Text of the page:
Name: Fran Miron

Age: 66

Occupation:  Dairy & Crop Farmer

Previous political/community experience:

Washington County Commissioner – District 1:  Two Terms, Current Chair

Current Chair, Washington-Ramsey County Recycling & Energy Board

Current Chair, Lower St. Croix Water Policy Committee

Mayor & Councilman, City of Hugo:  20 years

Chair, Hugo Economic Development Authority:  12 years

Forest Lake Area Community Scholarship Foundation, Board Member

Lakes Center for Youth & Families, Board Member

Forest Lake Area Schools Agriculture Advisory Committee Member

 

What do you think the county’s biggest role is in addressing the impact of the COVID-19 pandemic?

COVID-19 has created a significant challenge for everyone.  Prior to the pandemic, Washington County made significant investments in public safety and technology.  By making improvements in County technology infrastructure we were well positioned to meet the needs of a changing work model.  Residents and businesses can now access County resources they need remotely, and this technology will increase efficiency for years to come.  The County is in a strong fiscal position and was able to wave penalties on late payments of property taxes recognizing the economic impact of COVID-19 on families and businesses.  Because of solid financial reserves, and good planning, our proposed property tax levy for 2021 has no increase.  Federal CARES Act funds were allocated to provide $10 million in grants to local businesses.  Additionally, resources were made available to homeowners, families, and renters to ensure sustainable housing during the pandemic.  Funds were also utilized to prevent homelessness in the County.  As County Commissioner, I’m committed to assisting residents and businesses toward a full recovery.  Eight years ago, I promised my commitment for greater county engagement in economic development.  The County delivered on this commitment by creating the Community Development Authority and by hiring a Director of Economic Development, focusing on business retention and expansion.  This business support policy has proven critical throughout COVID-19 as we’ve worked with business associations and the Forest Lake Chamber of Commerce.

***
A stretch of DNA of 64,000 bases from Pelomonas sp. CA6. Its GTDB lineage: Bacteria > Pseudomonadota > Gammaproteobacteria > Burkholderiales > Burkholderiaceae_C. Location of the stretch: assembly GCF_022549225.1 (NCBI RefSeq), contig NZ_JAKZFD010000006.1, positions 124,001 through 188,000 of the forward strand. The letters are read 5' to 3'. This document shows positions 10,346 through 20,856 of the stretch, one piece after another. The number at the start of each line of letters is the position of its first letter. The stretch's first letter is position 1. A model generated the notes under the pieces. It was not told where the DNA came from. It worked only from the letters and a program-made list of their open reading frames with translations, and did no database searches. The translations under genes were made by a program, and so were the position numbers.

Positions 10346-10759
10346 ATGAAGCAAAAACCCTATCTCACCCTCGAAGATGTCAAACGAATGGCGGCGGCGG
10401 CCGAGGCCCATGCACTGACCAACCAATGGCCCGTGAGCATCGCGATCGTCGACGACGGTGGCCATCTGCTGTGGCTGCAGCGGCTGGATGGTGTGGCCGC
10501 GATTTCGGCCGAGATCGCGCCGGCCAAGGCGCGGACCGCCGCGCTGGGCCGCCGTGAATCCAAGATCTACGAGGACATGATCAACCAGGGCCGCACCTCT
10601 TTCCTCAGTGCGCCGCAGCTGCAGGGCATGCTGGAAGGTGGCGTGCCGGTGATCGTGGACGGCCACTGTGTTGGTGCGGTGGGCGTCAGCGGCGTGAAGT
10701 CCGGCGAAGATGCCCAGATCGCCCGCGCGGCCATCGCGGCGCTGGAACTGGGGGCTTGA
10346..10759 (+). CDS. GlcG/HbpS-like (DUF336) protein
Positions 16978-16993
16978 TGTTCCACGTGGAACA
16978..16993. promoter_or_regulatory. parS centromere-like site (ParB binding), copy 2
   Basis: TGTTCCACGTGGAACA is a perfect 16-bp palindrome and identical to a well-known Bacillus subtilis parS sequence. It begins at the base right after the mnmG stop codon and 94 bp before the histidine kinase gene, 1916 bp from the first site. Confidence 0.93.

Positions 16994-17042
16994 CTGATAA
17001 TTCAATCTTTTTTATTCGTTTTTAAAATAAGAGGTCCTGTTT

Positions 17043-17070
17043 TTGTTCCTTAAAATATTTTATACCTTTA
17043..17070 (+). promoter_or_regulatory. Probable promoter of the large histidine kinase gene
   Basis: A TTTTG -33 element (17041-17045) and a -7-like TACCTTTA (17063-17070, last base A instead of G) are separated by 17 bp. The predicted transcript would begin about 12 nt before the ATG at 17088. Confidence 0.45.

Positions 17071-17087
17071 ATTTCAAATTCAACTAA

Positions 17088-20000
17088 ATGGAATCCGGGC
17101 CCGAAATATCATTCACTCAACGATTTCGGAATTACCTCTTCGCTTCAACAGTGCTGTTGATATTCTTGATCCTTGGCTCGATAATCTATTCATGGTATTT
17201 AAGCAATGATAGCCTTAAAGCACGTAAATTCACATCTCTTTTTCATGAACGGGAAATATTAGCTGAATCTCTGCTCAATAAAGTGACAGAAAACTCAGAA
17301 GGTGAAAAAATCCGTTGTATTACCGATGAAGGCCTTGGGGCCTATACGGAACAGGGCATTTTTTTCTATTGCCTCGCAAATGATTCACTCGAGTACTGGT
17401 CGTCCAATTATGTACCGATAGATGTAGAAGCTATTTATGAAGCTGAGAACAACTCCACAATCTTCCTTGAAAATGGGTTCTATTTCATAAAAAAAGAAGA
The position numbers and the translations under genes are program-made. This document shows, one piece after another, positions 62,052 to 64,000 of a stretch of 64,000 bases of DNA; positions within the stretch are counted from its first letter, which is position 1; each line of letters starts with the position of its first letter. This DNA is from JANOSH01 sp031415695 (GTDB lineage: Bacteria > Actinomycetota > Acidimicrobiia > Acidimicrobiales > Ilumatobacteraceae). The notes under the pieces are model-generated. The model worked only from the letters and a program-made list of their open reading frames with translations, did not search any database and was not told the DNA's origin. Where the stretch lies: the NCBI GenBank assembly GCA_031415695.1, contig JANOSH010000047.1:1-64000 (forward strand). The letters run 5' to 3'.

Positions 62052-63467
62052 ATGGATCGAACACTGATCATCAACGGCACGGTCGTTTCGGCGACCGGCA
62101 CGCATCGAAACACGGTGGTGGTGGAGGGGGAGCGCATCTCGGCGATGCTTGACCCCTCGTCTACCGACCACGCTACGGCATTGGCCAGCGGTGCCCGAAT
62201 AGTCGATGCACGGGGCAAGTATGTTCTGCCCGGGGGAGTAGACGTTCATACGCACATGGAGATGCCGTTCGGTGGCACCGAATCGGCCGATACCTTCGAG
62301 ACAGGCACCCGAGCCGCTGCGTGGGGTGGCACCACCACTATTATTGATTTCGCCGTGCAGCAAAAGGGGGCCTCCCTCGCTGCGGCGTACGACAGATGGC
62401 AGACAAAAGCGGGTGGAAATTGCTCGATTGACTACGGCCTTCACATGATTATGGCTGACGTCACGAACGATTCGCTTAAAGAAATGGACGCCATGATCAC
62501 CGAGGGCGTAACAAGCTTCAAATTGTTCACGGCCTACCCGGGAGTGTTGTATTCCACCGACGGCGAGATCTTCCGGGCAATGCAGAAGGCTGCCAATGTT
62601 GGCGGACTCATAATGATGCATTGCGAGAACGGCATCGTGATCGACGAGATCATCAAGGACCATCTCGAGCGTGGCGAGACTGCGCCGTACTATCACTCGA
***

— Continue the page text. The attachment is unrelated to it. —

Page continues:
The unrest in the Twin Cities following the death of George Floyd while in police custody has had an impact around the world. Talk about your feelings on the issue and how can the county government assist in improving relations with diverse communities?

County actions on diversity, equity and inclusion were happening at the county level long before the death of George Floyd.  Since that time, however, our county efforts have increased.  There are several anti-racism or diversity workgroups within county departments.  These are mostly staff led and focus on internal efforts related to equity and inclusion, as well as external issues.  Many of these groups have been active for more than ten years.  An annual Black History Month event has been held in Washington County and has had fabulous attendance.  The workgroups have created countywide initiatives and work plans, including annual trainings to all staff on diversity and inclusion.  The County recently hired an equity & training manager to support activities around diversity, equity, and inclusion.  We have also changed our county recruiting to increase the number of diverse candidates for job openings.  Our county workforce goal is to reflect the diversity of our county in our employees.  I am committed to providing the Sheriff’s Department with the financial resources necessary to keep our communities safe.  A countywide Diversity, Equity, and Inclusion Steering Committee has been created and we plan to review a number of budget items to identify where fees and other costs have a disparate impact on people of color.  Department level workgroups will review service delivery to determine areas to reduce inequities and disparate impacts.  Personally, I have participated in the “Everyone Belongs” sessions and am registered for upcoming equity sessions.  I’m looking forward to continuing conversations with residents.